The rapid digitisation of the Indian banking sector has put fintech services companies in a position of advantage vis-à-vis their global peers. This is encouraging many such technology enterprises to explore business opportunities outside India, especially across the Middle East, South East Asia and Africa.
Industry insiders pointed out that many banks in Europe and North America are also looking to forge deals with Indian banking technology companies in an attempt to match the technology innovations brought in by their Asian peers.
Digital payment players such as Financial Software and Systems (FSS), AGS Transact Technologies, Pine Labs and others are taking instant settlements, digital payments, and advancements in merchant payments to newer geographies. Again, Perfios, i-exceed and others are helping global banks digitise their banking operations, smoothen lending processes and acquire customers online.
Indian payment companies have been leading this march outside the nation’s borders. Unified Payments Interface (UPI) and RuPay, two of India’s flagship payment products, have already gone to Singapore and other nations. Pine Labs, one of India’s largest PoS companies, recently partnered with South East Asian fintech platform Fave to expand its business base in that geography.
Another payment entity, Chennai headquartered FSS, is looking to expand its presence in the Middle East and Africa. The company has a presence in every Gulf Cooperation Council country and is venturing into Africa by using South Africa as the gateway.
“In terms of revenue, our target is that we should get 60 percent from India and 40 percent from other countries. That will help stabilise our revenue channels all the year round,” said Nagaraj Mylandla, Chairman, FSS.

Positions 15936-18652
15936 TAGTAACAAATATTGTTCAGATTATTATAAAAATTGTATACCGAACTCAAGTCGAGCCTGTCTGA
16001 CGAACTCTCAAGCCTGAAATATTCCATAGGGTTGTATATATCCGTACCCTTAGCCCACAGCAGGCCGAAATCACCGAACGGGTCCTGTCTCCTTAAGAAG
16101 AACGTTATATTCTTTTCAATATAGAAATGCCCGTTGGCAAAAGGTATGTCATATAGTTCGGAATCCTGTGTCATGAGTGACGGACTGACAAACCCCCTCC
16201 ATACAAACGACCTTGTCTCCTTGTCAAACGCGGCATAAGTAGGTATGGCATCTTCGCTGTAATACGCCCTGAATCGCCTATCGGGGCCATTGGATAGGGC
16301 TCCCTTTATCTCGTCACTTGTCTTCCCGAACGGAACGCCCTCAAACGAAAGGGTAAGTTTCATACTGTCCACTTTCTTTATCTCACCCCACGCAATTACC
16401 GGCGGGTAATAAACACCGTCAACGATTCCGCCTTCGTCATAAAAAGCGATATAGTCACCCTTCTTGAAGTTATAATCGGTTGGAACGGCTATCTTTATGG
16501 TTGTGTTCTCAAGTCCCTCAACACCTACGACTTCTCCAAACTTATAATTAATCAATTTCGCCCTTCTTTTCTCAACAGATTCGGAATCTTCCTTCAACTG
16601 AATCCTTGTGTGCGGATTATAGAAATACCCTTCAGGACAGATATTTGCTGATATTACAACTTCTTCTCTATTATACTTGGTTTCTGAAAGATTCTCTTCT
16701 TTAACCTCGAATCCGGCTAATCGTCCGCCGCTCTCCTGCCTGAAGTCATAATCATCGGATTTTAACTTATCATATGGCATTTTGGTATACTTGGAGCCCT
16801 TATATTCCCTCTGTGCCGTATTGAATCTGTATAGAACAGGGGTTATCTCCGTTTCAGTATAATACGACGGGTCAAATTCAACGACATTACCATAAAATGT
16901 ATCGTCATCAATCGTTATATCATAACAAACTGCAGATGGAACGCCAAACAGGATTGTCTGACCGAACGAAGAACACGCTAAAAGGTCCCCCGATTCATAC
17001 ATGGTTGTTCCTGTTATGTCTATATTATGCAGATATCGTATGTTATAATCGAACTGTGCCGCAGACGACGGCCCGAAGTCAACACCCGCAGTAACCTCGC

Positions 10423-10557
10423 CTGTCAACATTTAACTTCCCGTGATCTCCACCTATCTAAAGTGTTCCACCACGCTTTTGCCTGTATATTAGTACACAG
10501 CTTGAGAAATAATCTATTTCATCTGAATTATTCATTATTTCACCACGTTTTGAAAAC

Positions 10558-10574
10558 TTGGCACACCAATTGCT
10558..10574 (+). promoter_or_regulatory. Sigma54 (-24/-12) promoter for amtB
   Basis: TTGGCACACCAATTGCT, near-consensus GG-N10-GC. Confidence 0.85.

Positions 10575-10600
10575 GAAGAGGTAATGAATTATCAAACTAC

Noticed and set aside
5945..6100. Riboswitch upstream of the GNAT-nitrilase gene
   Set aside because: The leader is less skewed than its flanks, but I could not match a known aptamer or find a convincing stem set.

Mylandla added that the aim of the top management is to make FSS a global company and reduce the current share of India business from 80 percent to around 60 percent.
“We have invested in creating our own IP and 90 percent of our products are our own. After Infosys and TCS our aim is to become the next big software exporter in the banking domain,” he added.
i-exceed, another Bengaluru-based technology company that offers digital banking services, has cast its eyes on the global stage too. The company has set up offices and hired staff in Dubai, the US, and the UK. It has deployed customer engagement, business development and sales teams in countries such as Malaysia and Singapore as well.
“Asian banks have leapfrogged in terms of technology, European banks are still lagging behind, hence we have ample business opportunities in these economies,” said Sundar Sundararajan, executive director at i-exceed.
The technology layers they implement here can be replicated in those geographies.
For Mumbai-based AGS Transact Technologies, the movement outside India started back in 2014 through the acquisition of Singapore-headquartered Novus Technologies. This deal has taken AGS to geographies such as the Philippines, Cambodia, Indonesia and Sri Lanka. Novus is leading financial inclusion programmes in the Philippines, and creating self-service infrastructure in Cambodia and Sri Lanka.